Progress on Fantasy Cover


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Hi guys! Thought you might enjoy a progress pic of my cover for the fantasy novel I’m working on. When the cover is complete, she’ll be clothed. Right now I want to focus on light, and capturing the eerie glow. I am LOVING my Painter!

My horror collection received its first review, five stars! Take a look, if you want to be scared! 😉

Beginning “Darkmother”


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Hello, all! I wanted to share the very beginning, a loose sketch, (detail) for what I think will be the cover painting for this sword and sorcery book I’m working on. I have a co-writer by the way.

I plan to continue on with the oils in my new painter 17. I am finding it a breeze to use, and it’s fast! Therefore, inspiration! If I can ever find someone or something that can keep up with my brain…then you people will really see some art! Ha ha! Anyway, hope you like this, and that you have a good day! More soon! Buy meh book!

I’m Not Uptight, I’m Radioactive…


I actually made it to the drawing class last night! It’s been far too long since I’ve been able to work in a big open studio space with real models. The class was very small, I think I only counted five artists (including yours truly) and the instructor. Last night we had one model for three hours and he was very good. Models just aren’t appreciated enough…it’s harder than it looks. 🙂

 

I did about ten drawings…the first several were…well…dreadful, I think, would be the right word. It’s funny how we are so rarely satisfied with our own way of doing things. After a while, the artists began walking around checking out the work of others, and I noticed my work is certainly different from all the other sketches in the studio. I admit, I find myself feeling a bit weird about the great freedom I saw expressed by others. I think I’ve figured out the cause of the weirdness. Here’s my theory…

My mother never understood art at all. My dad appreciated it, and encouraged me. God bless him, he liberated a lot of office supplies from his job when I was a kid, and in an odd way, the C&O Railroad was my first, albeit unknowing, benefactor. I learned to draw on the company stationery, with pencils that were plainly stamped with railroad safety slogans. The problem began once I realized that it was time for me to branch out and learn to use watercolors, oils, pastels…all the things that a growing artist would take a normal interest in.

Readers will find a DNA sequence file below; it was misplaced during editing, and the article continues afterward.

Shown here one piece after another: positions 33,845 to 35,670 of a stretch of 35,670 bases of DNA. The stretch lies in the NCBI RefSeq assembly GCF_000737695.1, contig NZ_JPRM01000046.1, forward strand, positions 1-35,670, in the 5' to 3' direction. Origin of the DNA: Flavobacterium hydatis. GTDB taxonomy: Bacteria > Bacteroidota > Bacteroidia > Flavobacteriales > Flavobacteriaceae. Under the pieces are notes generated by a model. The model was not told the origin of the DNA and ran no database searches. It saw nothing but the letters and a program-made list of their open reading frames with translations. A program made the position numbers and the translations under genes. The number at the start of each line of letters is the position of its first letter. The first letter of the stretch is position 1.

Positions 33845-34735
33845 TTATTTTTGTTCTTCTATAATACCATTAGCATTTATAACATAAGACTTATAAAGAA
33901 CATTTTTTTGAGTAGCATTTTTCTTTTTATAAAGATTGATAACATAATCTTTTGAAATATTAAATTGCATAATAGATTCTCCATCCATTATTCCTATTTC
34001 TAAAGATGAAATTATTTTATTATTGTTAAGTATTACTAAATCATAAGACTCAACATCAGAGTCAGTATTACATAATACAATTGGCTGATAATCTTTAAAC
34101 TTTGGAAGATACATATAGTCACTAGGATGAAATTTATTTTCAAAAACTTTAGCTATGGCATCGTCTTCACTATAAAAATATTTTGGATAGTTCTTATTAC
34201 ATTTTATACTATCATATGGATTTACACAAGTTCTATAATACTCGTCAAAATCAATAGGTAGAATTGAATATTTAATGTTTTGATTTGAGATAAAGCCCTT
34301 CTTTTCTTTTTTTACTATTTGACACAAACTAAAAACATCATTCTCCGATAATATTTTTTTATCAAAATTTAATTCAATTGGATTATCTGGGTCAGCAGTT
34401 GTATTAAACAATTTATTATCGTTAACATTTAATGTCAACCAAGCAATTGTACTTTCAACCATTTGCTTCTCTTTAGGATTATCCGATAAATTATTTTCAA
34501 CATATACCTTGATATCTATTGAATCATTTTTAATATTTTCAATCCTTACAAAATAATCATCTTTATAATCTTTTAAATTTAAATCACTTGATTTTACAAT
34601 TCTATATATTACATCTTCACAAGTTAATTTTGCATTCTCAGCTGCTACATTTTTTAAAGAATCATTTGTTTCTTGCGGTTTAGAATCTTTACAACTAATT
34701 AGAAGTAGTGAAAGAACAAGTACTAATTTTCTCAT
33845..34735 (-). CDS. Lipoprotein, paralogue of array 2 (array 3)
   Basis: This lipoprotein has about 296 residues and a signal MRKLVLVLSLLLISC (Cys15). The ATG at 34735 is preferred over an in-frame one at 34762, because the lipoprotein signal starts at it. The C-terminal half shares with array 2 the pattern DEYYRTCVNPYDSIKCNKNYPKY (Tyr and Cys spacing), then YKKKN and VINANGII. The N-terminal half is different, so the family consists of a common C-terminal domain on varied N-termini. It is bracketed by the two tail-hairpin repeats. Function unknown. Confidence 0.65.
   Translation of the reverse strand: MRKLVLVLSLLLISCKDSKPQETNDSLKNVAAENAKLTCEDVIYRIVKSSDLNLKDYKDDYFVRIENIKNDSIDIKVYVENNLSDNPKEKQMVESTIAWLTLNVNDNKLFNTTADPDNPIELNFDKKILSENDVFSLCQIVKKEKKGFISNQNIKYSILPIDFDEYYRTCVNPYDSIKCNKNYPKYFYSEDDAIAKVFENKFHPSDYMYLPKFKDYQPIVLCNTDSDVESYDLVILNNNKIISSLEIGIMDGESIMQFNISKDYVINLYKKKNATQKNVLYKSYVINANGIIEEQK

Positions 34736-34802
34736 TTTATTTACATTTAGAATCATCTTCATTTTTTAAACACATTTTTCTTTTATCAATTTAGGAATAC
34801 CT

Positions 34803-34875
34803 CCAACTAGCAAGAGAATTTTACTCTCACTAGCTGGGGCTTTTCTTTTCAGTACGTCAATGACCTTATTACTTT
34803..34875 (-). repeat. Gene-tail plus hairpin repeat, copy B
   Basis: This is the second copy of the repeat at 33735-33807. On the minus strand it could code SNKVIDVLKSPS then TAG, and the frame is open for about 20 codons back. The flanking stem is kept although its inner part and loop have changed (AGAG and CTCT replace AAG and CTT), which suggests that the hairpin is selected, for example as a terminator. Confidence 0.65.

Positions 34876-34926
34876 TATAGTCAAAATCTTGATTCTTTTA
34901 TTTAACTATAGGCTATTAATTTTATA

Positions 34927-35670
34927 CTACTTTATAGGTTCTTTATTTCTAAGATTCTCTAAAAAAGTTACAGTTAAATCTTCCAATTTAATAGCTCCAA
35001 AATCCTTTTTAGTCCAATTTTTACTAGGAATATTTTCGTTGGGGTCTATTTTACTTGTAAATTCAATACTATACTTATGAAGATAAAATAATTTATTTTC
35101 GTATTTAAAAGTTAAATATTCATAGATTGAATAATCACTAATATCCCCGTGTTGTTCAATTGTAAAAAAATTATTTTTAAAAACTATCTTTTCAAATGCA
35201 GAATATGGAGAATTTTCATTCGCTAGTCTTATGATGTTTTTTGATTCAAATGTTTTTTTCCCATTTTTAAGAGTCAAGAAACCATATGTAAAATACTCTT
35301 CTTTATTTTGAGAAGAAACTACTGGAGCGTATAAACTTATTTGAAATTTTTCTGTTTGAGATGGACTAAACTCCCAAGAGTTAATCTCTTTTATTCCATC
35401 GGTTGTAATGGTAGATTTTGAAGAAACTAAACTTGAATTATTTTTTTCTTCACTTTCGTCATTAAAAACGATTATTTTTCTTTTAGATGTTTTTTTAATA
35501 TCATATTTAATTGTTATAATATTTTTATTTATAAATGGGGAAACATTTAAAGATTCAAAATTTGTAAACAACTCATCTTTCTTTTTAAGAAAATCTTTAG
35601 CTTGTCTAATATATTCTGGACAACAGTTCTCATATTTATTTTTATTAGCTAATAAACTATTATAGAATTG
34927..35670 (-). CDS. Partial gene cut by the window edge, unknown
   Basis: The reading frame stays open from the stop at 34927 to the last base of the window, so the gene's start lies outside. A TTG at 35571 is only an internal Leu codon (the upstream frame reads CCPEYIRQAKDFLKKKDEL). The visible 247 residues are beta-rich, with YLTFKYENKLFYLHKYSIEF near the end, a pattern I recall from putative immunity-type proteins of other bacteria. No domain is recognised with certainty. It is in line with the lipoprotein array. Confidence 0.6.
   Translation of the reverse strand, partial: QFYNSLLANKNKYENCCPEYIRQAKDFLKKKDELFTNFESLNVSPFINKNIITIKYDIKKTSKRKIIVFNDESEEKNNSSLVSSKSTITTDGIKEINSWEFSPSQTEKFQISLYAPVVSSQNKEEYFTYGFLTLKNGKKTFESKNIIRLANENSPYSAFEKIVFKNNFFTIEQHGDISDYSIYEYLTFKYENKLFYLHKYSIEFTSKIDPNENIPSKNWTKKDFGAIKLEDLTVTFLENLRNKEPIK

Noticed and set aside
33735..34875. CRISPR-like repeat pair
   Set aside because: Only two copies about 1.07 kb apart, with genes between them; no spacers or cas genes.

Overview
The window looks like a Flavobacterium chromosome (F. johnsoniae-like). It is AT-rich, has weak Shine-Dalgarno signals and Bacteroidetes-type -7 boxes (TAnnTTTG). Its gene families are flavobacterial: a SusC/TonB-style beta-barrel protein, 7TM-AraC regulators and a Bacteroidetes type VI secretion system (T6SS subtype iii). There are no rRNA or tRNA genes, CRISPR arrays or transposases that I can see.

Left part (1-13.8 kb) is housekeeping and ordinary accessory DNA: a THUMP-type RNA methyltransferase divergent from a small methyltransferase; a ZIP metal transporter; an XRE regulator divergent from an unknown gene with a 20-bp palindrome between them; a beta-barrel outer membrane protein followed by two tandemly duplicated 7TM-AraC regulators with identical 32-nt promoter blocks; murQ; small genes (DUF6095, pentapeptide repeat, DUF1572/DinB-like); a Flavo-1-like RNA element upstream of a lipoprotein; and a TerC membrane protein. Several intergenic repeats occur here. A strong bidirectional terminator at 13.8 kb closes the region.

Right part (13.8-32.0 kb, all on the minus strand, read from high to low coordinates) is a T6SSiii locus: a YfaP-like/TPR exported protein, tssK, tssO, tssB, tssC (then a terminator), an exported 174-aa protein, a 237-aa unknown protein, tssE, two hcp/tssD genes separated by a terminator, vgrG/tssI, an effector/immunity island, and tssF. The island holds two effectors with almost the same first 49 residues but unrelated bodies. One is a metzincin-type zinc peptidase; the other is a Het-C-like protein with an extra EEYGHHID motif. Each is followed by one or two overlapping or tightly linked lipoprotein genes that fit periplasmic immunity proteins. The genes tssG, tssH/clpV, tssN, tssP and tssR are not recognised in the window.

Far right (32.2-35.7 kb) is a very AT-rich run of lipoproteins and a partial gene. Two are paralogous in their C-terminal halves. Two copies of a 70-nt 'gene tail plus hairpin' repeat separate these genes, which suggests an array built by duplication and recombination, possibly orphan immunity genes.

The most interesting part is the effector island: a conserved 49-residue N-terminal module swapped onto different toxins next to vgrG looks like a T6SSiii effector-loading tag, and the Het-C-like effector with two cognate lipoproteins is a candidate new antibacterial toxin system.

Mom was just frankly afraid of anything she didn’t understand, and sadly for me…she didn’t understand much. And if she feared it, that meant it wasn’t going to be in her house. This greatly limited the sorts of things I was allowed to have. Popular toys such as Lite-Brite, Easy-Bake Oven, the Operation board game, and anything else that had a battery or, God forbid, a 5-watt light-bulb, were either chock-full of radioactivity or were government listening devices, depending on the day of the week. Anything at all that was a particular shade of bright yellow-green was radioactive. And if a toy was titled “Day-Glo”? Well, Katie, bar the door. There’s all the proof you need that it’s some sort of plot. Barbie, however, remained innocent of any wrong-doing, and I could have all the dolls I wanted. Didn’t really want any, but by golly, I was welcome to’em.

What I DID want…was paint. As a teen, I started sneaking paints and brushes and the like into the house. That was my rebellion. Art supplies. It was as difficult and stressful to paint in my house at age fifteen as it was for my schoolmates to sneak a beer or cigarette. I discovered punk music and began to snarl quite a bit. Safety pins appeared. I began to openly wash sable brushes in the kitchen sink. I began to pour jars of watercolor rinse water down the drain right in front of her. I was that much of a badass. She would scream for hours that it was going to destroy the household plumbing.